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Zainab Calcuttawala

Zainab Calcuttawala

Zainab Calcuttawala is an American journalist based in Morocco. She completed her undergraduate coursework at the University of Texas at Austin (Hook’em) and reports on…

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Iran’s Oil Industry Unshaken By New Sanctions

Iranian oil field

Days after Iran tested a ballistic missile in a northern desert, newly-inaugurated U.S. President Donald Trump imposed sanctions on individuals associated with the program producing non-nuclear rockets capable of reaching Israel, as well as the United States.

The new round of targeted measures will do little to affect Iran’s now-growing oil industry, which has reestablished its standing as the third-largest producer in the Organization of Petroleum Exporting Countries (OPEC) following its economic liberation.

The missile test is at least the fifth of its kind since the Middle Eastern nation’s 2015 deal with a group of superpowers to provide international access to the country’s nuclear program in exchange for the removal of crippling multilateral sanctions on its economy.

Since January 14th, 2016 – when sanctions against its oil sector were lifted – Iran has defiantly rebuilt its lost oil output, at times at the expense of an OPEC agreement to cut global output for the sake of rebalancing oversupplied energy markets.

It does not seem that Trump’s new sanctions can do much to deter Iran from conducting the continuous ballistic missile testing, which “definitely violates the spirit, if not the letter” of the nuclear deal. In the past 24 hours, Tehran conducted a further missile test during its annual round of national military exercises – defying Trump’s efforts to curb parts of the Iranian military that are not limited under the deal negotiated by Former Secretary of State John Kerry. Related: Gasoline Prices Could Rise 30 Cents Because Of Border Tax

During the campaign and in the first two weeks of his presidency, Trump has made it clear that scrapping the historic deal altogether is not off the table. This idea counters even the arrangement’s critics, who insist on keeping the agreement to maintain American credibility in the global political arena.

"We gave up ... all of our leverage on the front end when we gave away the moneys that were stashed in various countries around the world and so now the leverage is with them," Republican Senator Bob Corker from Tennessee told MSNBC late last year. "I think the beginning point is for us to cause them to strictly adhere [to the deal]. And I think that what we have to remember is, we have to keep the Europeans and others with us in this process."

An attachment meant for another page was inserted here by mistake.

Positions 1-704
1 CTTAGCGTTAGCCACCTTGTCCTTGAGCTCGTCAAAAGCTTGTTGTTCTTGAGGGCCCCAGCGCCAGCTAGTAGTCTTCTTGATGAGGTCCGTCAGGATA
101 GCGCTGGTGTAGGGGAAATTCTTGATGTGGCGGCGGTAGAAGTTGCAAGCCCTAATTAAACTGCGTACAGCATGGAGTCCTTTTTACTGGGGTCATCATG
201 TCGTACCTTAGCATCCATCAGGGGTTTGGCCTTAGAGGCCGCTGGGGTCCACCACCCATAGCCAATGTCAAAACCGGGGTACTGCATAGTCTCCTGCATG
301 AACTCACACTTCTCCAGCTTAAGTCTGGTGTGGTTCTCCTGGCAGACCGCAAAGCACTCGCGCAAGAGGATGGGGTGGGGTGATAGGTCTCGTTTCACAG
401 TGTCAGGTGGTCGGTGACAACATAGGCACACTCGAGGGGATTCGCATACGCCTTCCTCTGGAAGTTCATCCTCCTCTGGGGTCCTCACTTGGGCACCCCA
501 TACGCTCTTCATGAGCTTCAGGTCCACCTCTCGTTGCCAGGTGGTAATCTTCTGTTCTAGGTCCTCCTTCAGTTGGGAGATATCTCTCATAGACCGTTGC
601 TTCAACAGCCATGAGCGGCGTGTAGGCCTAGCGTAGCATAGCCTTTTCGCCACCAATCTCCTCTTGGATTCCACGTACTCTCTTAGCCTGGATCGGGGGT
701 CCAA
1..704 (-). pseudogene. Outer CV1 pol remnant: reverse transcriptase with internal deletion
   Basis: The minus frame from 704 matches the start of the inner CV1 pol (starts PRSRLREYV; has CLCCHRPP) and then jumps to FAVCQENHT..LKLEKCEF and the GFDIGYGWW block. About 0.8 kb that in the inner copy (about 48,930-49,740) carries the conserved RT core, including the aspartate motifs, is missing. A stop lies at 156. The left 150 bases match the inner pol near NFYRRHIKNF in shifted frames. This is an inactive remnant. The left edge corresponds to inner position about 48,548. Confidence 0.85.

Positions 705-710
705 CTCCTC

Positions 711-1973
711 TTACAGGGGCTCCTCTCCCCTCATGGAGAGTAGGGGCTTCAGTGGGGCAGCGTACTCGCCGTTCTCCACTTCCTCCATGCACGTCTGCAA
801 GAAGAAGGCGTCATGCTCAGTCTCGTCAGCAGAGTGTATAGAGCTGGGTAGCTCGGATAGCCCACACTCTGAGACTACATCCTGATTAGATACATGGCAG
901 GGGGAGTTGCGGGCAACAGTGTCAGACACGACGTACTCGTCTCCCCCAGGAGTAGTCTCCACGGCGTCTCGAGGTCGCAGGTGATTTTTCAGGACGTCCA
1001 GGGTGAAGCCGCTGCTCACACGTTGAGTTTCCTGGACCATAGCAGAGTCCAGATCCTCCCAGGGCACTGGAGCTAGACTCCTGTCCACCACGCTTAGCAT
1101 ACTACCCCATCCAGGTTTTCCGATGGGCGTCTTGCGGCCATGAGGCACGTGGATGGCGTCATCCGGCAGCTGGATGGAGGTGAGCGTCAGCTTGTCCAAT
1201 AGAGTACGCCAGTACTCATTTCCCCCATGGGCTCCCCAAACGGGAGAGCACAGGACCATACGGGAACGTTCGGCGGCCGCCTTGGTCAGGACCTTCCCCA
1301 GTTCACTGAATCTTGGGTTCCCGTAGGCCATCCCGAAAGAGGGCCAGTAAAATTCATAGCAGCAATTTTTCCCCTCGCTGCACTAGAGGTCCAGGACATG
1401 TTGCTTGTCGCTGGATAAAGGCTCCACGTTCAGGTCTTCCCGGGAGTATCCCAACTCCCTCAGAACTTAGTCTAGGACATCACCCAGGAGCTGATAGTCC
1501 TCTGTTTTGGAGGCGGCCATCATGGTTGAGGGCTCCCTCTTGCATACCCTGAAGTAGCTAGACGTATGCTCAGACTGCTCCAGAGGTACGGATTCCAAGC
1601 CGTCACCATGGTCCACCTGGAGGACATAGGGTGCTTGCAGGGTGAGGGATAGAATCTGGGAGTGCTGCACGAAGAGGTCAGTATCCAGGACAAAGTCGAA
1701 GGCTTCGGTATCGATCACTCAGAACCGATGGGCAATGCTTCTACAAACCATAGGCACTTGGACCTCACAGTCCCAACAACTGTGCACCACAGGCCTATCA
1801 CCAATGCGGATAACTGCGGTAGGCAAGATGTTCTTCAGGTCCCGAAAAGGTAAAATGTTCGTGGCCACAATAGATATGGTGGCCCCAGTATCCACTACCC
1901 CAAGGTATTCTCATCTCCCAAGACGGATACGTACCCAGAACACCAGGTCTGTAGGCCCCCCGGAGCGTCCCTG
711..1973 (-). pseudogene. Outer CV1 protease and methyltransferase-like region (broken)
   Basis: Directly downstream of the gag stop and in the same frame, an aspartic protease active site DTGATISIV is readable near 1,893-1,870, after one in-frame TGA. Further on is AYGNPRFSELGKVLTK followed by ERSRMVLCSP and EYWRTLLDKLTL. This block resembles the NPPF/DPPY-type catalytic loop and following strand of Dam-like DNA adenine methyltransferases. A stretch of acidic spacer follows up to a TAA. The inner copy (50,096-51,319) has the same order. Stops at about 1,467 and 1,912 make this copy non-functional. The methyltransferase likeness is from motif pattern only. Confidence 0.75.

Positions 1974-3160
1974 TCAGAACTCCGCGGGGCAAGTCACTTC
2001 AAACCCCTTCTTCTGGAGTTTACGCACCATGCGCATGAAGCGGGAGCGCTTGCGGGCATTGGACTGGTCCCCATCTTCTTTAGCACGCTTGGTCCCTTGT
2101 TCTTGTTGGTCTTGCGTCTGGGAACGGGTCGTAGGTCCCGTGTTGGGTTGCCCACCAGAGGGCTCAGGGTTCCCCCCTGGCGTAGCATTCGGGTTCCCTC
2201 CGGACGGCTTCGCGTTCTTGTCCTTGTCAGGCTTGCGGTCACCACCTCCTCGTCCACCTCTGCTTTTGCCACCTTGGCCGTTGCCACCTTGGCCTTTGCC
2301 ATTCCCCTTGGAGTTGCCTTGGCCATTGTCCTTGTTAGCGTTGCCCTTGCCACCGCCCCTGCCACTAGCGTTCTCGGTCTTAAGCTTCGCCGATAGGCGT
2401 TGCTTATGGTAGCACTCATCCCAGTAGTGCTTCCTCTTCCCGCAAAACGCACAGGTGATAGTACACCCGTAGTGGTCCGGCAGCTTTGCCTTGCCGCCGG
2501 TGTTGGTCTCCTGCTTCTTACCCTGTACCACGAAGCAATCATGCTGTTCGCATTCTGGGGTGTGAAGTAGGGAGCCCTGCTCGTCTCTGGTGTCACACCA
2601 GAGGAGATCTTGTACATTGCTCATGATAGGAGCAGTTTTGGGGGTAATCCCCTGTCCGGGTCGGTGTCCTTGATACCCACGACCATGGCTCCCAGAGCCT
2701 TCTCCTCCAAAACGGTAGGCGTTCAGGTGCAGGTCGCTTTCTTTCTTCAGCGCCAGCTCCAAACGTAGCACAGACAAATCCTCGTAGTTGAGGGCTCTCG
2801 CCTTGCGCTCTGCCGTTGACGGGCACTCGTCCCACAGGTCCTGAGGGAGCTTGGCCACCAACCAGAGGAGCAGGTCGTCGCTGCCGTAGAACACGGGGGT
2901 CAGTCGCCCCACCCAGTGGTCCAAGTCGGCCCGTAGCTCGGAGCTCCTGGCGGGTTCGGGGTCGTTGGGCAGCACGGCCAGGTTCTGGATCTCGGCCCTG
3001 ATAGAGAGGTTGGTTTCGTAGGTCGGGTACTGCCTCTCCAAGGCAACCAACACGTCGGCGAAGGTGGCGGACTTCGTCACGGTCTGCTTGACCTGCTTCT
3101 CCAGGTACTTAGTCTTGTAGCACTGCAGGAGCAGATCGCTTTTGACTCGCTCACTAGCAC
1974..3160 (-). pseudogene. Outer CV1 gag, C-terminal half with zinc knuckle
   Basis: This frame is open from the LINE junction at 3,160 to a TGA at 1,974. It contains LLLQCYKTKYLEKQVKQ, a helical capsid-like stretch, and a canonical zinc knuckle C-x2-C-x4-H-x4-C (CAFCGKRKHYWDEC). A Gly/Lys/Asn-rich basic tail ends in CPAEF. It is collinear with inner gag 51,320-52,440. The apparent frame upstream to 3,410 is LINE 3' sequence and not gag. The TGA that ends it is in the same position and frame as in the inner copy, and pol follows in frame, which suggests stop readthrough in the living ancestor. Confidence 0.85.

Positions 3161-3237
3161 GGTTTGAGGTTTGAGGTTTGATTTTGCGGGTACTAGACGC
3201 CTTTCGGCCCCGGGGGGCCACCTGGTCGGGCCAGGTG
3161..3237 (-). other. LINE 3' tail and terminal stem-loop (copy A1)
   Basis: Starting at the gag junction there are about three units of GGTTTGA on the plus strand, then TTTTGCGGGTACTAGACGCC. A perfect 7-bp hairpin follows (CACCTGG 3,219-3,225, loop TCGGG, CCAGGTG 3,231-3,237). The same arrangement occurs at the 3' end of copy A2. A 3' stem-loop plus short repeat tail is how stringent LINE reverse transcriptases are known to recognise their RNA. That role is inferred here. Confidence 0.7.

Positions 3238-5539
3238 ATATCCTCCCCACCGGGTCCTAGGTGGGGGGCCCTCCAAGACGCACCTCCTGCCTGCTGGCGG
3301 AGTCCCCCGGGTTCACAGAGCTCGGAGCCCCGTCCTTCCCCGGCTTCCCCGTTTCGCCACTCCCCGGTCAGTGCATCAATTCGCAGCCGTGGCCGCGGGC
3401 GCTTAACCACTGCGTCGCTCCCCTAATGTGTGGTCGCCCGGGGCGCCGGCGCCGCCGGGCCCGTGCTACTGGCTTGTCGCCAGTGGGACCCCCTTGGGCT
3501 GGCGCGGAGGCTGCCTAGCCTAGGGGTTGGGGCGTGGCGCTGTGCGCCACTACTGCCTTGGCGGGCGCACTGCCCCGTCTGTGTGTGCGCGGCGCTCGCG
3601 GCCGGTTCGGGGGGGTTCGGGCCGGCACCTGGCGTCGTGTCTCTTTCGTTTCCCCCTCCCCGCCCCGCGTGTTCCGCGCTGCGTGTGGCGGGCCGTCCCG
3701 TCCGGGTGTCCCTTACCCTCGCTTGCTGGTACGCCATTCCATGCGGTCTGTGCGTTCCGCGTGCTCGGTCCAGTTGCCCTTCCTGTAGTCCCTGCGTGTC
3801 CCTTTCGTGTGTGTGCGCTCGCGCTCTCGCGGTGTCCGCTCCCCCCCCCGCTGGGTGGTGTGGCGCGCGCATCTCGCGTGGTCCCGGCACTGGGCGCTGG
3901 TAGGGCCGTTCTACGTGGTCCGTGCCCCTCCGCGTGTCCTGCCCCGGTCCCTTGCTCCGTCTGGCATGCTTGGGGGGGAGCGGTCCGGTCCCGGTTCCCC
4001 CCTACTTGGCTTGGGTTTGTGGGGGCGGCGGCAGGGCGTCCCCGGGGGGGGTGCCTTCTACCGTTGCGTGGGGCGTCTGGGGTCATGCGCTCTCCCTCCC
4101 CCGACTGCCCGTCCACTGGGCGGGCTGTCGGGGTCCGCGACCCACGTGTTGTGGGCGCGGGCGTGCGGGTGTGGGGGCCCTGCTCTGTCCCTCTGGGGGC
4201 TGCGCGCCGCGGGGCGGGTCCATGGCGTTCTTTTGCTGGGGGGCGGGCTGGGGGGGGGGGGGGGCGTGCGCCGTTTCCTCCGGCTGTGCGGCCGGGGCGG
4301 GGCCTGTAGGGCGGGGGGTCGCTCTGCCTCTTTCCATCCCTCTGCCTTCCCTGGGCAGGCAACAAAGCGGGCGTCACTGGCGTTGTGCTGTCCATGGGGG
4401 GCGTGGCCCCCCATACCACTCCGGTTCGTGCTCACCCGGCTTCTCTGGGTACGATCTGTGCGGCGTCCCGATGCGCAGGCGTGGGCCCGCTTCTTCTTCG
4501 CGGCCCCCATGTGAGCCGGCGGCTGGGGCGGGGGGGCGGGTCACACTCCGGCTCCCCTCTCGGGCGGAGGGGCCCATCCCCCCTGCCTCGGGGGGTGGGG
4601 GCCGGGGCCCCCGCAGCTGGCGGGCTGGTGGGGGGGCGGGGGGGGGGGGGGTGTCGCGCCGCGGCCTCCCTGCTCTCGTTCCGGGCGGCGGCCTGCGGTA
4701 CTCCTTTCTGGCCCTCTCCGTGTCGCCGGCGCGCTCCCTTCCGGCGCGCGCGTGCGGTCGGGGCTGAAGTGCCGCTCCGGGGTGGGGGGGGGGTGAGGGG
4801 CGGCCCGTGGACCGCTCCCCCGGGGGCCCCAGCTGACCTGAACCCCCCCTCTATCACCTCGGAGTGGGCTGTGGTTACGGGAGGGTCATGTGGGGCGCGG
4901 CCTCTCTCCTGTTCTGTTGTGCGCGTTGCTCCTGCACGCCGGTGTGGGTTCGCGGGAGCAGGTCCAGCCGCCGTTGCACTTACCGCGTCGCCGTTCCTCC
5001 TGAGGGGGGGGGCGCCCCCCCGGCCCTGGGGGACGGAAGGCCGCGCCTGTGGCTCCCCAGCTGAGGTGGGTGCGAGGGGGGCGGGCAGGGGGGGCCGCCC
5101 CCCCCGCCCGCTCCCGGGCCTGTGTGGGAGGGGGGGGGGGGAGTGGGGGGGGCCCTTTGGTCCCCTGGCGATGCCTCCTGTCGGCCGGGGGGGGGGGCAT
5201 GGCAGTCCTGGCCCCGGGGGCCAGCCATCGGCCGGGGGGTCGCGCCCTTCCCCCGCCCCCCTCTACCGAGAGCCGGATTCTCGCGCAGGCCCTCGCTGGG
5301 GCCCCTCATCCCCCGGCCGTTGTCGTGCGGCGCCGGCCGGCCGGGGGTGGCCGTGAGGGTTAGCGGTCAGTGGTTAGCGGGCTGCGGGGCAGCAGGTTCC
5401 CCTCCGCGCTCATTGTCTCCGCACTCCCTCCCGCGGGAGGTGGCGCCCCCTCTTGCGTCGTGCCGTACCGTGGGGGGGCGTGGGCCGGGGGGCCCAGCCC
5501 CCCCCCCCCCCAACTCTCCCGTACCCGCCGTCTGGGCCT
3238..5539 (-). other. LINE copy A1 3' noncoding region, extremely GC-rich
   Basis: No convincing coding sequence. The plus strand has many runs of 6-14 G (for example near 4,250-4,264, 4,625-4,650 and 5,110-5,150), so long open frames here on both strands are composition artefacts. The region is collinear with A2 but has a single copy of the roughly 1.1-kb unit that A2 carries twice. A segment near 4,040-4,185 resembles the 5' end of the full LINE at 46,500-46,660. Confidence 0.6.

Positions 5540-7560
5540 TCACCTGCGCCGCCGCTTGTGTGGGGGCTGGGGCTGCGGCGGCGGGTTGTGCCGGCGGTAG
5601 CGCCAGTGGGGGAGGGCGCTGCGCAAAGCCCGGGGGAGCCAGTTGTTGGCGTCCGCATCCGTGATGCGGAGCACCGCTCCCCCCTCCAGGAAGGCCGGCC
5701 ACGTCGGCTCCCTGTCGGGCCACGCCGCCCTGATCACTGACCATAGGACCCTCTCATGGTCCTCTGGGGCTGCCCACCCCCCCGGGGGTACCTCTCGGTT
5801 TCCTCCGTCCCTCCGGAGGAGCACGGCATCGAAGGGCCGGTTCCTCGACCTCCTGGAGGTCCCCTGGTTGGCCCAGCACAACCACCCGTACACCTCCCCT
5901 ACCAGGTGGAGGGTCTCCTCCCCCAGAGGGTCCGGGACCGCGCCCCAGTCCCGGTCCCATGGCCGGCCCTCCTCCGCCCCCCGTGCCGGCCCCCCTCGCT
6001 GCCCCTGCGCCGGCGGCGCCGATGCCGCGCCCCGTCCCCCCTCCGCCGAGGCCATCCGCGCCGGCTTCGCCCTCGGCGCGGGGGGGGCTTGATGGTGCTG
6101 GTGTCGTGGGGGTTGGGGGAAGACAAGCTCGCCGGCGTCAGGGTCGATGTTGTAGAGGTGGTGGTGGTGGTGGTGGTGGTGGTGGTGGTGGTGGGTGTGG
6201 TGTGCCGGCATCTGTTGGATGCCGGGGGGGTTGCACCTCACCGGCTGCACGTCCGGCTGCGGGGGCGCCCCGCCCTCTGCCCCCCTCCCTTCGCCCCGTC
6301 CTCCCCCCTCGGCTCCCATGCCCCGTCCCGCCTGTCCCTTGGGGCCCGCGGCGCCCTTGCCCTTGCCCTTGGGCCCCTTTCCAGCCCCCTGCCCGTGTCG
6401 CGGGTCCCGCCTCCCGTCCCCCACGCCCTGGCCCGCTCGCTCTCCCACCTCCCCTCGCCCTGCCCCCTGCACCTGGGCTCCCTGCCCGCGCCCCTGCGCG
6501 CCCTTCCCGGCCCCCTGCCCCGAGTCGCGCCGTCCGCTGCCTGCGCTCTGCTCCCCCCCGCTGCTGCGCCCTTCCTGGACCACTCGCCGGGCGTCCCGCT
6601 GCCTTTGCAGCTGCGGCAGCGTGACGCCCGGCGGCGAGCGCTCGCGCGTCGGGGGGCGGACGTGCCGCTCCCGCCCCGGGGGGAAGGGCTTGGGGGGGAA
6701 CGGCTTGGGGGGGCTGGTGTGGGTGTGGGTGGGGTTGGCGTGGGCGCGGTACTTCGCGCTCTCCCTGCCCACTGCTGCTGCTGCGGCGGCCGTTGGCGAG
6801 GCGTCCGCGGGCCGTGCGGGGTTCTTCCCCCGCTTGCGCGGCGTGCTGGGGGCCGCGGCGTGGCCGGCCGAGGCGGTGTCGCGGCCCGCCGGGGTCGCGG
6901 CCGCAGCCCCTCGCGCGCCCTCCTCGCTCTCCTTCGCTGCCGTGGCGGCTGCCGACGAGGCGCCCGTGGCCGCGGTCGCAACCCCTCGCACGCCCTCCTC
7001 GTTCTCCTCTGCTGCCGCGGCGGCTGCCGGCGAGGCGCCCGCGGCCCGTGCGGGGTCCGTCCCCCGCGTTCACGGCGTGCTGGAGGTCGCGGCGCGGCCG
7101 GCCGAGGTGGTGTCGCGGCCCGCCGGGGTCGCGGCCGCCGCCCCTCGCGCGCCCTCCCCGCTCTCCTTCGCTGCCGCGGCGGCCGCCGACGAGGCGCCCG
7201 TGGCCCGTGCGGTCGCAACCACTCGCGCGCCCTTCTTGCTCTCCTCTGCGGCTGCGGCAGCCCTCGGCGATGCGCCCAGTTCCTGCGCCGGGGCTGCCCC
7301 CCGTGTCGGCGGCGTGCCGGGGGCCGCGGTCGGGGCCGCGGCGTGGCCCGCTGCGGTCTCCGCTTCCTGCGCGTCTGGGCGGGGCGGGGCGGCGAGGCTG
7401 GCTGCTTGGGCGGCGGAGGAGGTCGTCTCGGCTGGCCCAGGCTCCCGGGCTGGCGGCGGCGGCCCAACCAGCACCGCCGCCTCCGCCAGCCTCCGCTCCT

Months ago, the U.S.’s European partners began reintegrating Iran as a supplier in the global oil game. France’s Total, Greece’s Hellenic, Spain’s CEPSA, Italy’s Saras and Poland’s Lotus have all entered into buying contracts for Iranian crude since sanctions were lifted, the Tehran Times reports.

Because the American side of the deal has largely been enforced through executive orders authorized by President Barack Obama, Trump and his cabinet of billionaires do have the legal power to begin taking it apart, though reinstated sanctions would not be multilateral, as they had been before.

House majority leader Paul Ryan – a vocal dissenter to the nuclear deal as it was being adopted in 2015 – even said it was “key to rigorously enforce the deal” because “a lot of that toothpaste is already out of the tube.”

Secretary of State Rex Tillerson has remained silent on his stance on Iran, but, back in March when he was still CEO of ExxonMobil, he was not against doing business in the “resource-rich” country as political complications cleared up. Related: Dollar Or Iran? Oil Needs A Serious Catalyst To Breakout

“The history of Iranian-- in foreign investment in the past, their terms were always quite challenging, quite difficult,” Tillerson told CNBC. “We'll wait and see if things open up for U.S. companies. We would certainly take a look because it's a huge resource-owning country.”

American commitment to the deal paves the way for Iran to continue its ballistic missile tests, while reaping the rewards of a renewed oil sector. The U.S. has not purchased oil from Iran since 1992, meaning the Western country holds minimal economic leverage over the recovering petrostate.

Political posturing in the form of targeted sanctions may cause anti-American sentiment in the country to flare-up as Iranian politicians paint Trump as the ultimate boogeyman, however, the scope of the unilateral sanctions will prevent any serious consequences to Iran’s oil sector moving forward.

By Zainab Calcuttawala for Oilprice.com

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